- Research article
- Open Access
Different level of population differentiation among human genes
© Wu and Zhang; licensee BioMed Central Ltd. 2011
Received: 3 September 2010
Accepted: 14 January 2011
Published: 14 January 2011
During the colonization of the world, after dispersal out of African, modern humans encountered changeable environments and substantial phenotypic variations that involve diverse behaviors, lifestyles and cultures, were generated among the different modern human populations.
Here, we study the level of population differentiation among different populations of human genes. Intriguingly, genes involved in osteoblast development were identified as being enriched with higher FST SNPs, a result consistent with the proposed role of the skeletal system in accounting for variation among human populations. Genes involved in the development of hair follicles, where hair is produced, were also found to have higher levels of population differentiation, consistent with hair morphology being a distinctive trait among human populations. Other genes that showed higher levels of population differentiation include those involved in pigmentation, spermatid, nervous system and organ development, and some metabolic pathways, but few involved with the immune system. Disease-related genes demonstrate excessive SNPs with lower levels of population differentiation, probably due to purifying selection. Surprisingly, we find that Mendelian-disease genes appear to have a significant excessive of SNPs with high levels of population differentiation, possibly because the incidence and susceptibility of these diseases show differences among populations. As expected, microRNA regulated genes show lower levels of population differentiation due to purifying selection.
Our analysis demonstrates different level of population differentiation among human populations for different gene groups.
After dispersal from Africa, humans have evolved to be characterized by substantial phenotypic variation, including variation in skin, hair, and eye color, body mass, height, diet, drug metabolism, susceptibility and resistance to disease, during the colonization of the World. Efforts to reveal the genetic bases of these variations should provide important insight into the history of human evolution, gene function, and the mechanisms of disease [1, 2]. Indeed, with the advent of large scale comparative genomic and human polymorphism data, a flood of studies have identified many candidate genes and genomic regions accounting for the observed phenotypic characters . However, the evolutionary forces, i.e., positive selection, balancing selection, purifying selection, or neutral evolution, driving the variation of these phenotypic traits remain largely unknown.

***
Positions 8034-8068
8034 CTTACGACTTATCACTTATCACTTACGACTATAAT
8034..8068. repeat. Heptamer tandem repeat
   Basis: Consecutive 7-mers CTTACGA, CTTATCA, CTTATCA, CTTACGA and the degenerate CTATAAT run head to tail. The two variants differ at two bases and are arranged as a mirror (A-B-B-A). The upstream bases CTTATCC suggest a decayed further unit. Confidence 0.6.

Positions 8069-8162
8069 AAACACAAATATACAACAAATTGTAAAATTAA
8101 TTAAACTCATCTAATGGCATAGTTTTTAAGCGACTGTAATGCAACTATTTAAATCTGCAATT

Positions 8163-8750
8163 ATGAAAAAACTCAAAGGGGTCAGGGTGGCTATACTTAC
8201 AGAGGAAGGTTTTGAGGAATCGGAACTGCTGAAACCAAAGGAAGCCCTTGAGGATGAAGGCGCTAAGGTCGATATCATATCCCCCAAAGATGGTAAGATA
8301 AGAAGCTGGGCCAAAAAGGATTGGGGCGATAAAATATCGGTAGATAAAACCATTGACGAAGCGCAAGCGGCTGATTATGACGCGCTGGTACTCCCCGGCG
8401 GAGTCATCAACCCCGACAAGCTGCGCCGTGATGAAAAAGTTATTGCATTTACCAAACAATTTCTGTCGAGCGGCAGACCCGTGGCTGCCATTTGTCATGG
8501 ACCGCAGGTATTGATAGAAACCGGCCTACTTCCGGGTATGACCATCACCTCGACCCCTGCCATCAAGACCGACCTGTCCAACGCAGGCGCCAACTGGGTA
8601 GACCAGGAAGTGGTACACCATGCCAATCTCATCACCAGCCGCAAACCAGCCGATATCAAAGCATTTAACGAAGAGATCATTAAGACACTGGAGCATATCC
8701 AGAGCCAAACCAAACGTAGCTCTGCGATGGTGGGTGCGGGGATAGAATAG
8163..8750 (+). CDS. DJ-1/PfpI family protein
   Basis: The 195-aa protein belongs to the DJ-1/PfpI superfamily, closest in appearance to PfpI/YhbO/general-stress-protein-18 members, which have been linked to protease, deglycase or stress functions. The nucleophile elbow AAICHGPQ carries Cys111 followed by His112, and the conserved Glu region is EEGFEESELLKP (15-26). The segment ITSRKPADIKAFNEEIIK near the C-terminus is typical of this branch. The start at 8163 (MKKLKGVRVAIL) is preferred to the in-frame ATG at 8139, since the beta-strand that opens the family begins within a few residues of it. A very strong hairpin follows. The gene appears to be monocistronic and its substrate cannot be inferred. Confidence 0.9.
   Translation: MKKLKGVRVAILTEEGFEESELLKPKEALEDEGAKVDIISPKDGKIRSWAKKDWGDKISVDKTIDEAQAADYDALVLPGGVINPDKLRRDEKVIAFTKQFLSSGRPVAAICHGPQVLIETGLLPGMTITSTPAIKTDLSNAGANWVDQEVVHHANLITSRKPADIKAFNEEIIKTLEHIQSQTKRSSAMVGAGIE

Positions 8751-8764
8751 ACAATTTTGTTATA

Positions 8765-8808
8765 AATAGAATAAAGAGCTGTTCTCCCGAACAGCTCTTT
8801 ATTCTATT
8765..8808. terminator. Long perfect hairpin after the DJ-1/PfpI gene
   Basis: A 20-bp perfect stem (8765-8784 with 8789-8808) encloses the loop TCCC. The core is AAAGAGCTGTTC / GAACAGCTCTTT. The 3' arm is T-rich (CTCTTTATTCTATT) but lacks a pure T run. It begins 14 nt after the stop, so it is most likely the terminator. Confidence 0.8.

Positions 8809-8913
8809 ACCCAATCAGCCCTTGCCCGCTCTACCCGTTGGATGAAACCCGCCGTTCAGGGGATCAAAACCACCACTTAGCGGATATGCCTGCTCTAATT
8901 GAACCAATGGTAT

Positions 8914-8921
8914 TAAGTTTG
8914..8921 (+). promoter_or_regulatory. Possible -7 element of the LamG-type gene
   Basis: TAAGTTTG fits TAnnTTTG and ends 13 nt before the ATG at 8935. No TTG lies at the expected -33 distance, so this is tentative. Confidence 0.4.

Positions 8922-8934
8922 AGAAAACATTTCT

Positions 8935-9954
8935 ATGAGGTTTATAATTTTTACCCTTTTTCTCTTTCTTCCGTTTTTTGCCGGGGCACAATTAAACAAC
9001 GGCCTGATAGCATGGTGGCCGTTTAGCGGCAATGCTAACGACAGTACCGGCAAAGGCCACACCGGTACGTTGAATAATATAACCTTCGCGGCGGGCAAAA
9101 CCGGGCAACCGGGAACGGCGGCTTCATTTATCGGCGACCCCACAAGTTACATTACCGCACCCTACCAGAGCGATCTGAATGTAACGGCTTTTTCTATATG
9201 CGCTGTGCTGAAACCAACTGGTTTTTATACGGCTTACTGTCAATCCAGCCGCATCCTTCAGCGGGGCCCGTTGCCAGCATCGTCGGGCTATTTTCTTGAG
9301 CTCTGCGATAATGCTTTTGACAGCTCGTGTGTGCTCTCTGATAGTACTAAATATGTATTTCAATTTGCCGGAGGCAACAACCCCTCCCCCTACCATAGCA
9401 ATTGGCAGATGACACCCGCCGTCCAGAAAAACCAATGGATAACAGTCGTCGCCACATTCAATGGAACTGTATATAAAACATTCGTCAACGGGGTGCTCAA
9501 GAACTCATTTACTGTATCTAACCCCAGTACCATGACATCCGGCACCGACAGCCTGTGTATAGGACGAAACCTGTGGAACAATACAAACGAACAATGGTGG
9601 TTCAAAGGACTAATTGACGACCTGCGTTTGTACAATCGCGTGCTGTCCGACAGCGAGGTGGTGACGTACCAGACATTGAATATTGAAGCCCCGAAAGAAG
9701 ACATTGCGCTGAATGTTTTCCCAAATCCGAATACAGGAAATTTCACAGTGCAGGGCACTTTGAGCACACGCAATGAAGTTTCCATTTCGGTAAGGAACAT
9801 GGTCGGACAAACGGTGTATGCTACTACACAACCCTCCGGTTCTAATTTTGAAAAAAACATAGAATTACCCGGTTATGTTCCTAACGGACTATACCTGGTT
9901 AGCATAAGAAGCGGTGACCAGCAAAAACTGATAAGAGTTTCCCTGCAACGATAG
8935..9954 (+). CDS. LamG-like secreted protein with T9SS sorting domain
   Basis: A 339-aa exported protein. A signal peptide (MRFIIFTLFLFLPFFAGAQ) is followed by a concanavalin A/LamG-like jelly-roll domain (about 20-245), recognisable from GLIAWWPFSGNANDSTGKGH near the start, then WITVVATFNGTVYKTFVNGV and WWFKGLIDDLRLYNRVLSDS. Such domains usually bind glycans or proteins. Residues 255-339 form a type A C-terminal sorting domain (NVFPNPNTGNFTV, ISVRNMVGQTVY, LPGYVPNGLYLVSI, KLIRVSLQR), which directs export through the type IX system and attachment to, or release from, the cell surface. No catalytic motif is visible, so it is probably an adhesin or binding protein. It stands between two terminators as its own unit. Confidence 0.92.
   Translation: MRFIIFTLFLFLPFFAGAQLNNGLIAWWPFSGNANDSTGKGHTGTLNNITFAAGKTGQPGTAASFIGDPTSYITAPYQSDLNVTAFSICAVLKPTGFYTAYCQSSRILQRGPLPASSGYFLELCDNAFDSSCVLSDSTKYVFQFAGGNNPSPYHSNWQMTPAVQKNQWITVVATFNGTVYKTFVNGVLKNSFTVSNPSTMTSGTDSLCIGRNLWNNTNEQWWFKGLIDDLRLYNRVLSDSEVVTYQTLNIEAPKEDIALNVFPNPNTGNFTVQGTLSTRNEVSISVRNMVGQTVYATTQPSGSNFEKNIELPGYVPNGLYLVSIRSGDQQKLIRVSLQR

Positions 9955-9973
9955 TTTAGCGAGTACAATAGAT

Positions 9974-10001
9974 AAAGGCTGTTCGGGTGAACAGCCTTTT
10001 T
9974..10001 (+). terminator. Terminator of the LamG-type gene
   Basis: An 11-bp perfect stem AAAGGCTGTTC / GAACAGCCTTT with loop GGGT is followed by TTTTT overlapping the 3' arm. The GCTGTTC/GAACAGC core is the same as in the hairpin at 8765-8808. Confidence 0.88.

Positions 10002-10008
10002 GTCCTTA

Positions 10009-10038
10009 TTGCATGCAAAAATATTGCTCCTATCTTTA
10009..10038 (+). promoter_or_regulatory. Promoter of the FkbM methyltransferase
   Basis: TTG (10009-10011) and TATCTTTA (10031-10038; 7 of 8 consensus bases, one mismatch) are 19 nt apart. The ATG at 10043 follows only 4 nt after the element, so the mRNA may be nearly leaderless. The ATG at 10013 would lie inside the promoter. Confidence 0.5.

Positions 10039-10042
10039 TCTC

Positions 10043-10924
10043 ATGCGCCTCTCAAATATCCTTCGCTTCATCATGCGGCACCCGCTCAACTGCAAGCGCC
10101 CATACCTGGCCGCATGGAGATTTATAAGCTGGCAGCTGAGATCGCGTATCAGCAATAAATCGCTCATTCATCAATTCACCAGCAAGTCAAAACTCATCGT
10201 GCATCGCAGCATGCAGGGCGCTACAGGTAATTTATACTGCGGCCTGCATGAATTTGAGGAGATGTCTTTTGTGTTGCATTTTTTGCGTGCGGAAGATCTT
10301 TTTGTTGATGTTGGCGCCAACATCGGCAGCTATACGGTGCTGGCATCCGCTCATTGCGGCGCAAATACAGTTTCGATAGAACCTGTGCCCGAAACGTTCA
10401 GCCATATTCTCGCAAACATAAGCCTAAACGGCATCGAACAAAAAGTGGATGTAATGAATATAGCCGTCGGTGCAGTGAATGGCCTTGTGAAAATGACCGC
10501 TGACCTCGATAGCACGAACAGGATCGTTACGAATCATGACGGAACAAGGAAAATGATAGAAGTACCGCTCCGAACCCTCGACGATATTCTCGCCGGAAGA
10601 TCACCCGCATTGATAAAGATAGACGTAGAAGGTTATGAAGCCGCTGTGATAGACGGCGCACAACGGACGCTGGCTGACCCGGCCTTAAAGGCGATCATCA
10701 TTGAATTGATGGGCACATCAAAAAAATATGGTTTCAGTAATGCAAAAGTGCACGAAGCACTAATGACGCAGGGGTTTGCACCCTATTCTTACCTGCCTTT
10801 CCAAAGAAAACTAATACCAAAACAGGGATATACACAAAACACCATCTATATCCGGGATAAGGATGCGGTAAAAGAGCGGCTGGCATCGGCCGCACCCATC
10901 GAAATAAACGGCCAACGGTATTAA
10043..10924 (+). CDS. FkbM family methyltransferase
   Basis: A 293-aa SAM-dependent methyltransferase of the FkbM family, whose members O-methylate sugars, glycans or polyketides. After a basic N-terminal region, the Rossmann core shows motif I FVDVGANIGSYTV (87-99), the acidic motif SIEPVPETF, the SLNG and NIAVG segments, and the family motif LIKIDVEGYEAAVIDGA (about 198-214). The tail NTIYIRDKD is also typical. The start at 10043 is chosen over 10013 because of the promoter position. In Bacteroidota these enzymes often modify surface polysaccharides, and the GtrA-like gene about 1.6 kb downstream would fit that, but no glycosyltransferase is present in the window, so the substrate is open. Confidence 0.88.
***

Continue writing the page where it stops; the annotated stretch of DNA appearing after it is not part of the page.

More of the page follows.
In general, population differentiation under neutral evolution is mostly influenced by demographic history; however, adaptation to a local environment, driven by positive selection, will increase the level of population differentiation . In contrast, negative and balancing selection tends to reduce population differentiation . Accordingly, the evaluation of the level of population differentiation of the human genome would be helpful and informative for the identification of the genetic basis of the phenotypic difference observed in different human populations.
Results and Discussion
Here, we evaluated the level of population differentiation for human genes on autosomal chromosomes among three populations: African, European and East Asian, based on the HapMap data (Phase II) , using the parameter FST according to methods described previously [3, 5]. A previous study has reported that there is a higher level of population differentiation at gene regions compared to non-gene regions in the genome . However, in our analysis, we observed that for several chromosomes, including 5, 6, 8, 11, 13, and 20, did not show a pattern with higher population differentiation at genic compared to non-genic regions, namely genic regions did not have excess SNPs with a higher FST (≥0.6) (Figure S1 in Additional file 1).
Functional significance of genes with higher levels of population differentiation
An intriguing observation is that osteoblast development is significantly rich in high FST SNPs (λ = 12.28, P= 4.92E-88 after multiple testing). Osteoblasts are mononucleate cells that are responsible for bone formation. Modern humans demonstrate substantial phenotypic variation, which to a large extent can be illuminated by the skeletal system, such as height, body mass, body mineral density, and craniofacial differences. Indeed, evidence indicates that the human skeletal system has evolved rapidly since the advent of agriculture  and our recent study concluded that the high levels of population differentiation of skeletal genes among human populations was driven by positive selection .
Another interesting category is hair follicle development, which also showed a higher level of population differentiation (GO: 0001942, λ = 4.09, P= 2.07E-08 after multiple testing). Hair is produced by hair follicles. Similar to the skeletal system, hair morphology, including water swelling diameter and section, shape of fiber, mechanical properties, combability and hair moisture, have distinctive traits among human populations . Previous studies have identified some genes involved in hair follicle development that have undergone recent positive selection, as detected by the long range haplotype homozygosity test, such as EDAR and EDA2R [12, 13]. These studies, together with our evidence of higher population differentiation in the genes involved in the hair follicle development support a hypothesis of adaptive evolution accounting for the diversification of human hair.